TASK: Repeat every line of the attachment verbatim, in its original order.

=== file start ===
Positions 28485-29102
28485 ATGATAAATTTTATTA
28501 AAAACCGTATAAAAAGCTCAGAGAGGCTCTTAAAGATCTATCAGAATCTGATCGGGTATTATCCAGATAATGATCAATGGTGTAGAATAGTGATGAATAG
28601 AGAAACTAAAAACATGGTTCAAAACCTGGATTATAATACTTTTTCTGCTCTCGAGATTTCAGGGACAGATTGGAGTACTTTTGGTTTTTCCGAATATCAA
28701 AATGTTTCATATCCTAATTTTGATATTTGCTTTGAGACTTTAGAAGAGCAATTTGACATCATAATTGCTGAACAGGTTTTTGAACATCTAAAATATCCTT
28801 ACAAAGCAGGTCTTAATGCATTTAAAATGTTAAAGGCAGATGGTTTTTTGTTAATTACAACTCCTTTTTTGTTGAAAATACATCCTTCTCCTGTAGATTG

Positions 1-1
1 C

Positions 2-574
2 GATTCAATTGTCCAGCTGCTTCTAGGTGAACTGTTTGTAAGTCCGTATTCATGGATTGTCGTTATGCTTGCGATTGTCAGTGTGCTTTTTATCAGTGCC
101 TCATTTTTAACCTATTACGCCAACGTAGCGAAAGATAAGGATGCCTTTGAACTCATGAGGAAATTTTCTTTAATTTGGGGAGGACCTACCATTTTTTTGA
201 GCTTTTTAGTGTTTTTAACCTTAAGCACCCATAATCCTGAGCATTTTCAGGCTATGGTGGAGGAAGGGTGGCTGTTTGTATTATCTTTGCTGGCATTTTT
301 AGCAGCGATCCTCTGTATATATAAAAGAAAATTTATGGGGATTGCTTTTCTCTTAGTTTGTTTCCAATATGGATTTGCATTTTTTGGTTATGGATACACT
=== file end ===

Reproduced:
Positions 28485-29102
28485 ATGATAAATTTTATTA
28501 AAAACCGTATAAAAAGCTCAGAGAGGCTCTTAAAGATCTATCAGAATCTGATCGGGTATTATCCAGATAATGATCAATGGTGTAGAATAGTGATGAATAG
28601 AGAAACTAAAAACATGGTTCAAAACCTGGATTATAATACTTTTTCTGCTCTCGAGATTTCAGGGACAGATTGGAGTACTTTTGGTTTTTCCGAATATCAA
28701 AATGTTTCATATCCTAATTTTGATATTTGCTTTGAGACTTTAGAAGAGCAATTTGACATCATAATTGCTGAACAGGTTTTTGAACATCTAAAATATCCTT
28801 ACAAAGCAGGTCTTAATGCATTTAAAATGTTAAAGGCAGATGGTTTTTTGTTAATTACAACTCCTTTTTTGTTGAAAATACATCCTTCTCCTGTAGATTG

Positions 1-1
1 C

Positions 2-574
2 GATTCAATTGTCCAGCTGCTTCTAGGTGAACTGTTTGTAAGTCCGTATTCATGGATTGTCGTTATGCTTGCGATTGTCAGTGTGCTTTTTATCAGTGCC
101 TCATTTTTAACCTATTACGCCAACGTAGCGAAAGATAAGGATGCCTTTGAACTCATGAGGAAATTTTCTTTAATTTGGGGAGGACCTACCATTTTTTTGA
201 GCTTTTTAGTGTTTTTAACCTTAAGCACCCATAATCCTGAGCATTTTCAGGCTATGGTGGAGGAAGGGTGGCTGTTTGTATTATCTTTGCTGGCATTTTT
301 AGCAGCGATCCTCTGTATATATAAAAGAAAATTTATGGGGATTGCTTTTCTCTTAGTTTGTTTCCAATATGGATTTGCATTTTTTGGTTATGGATACACT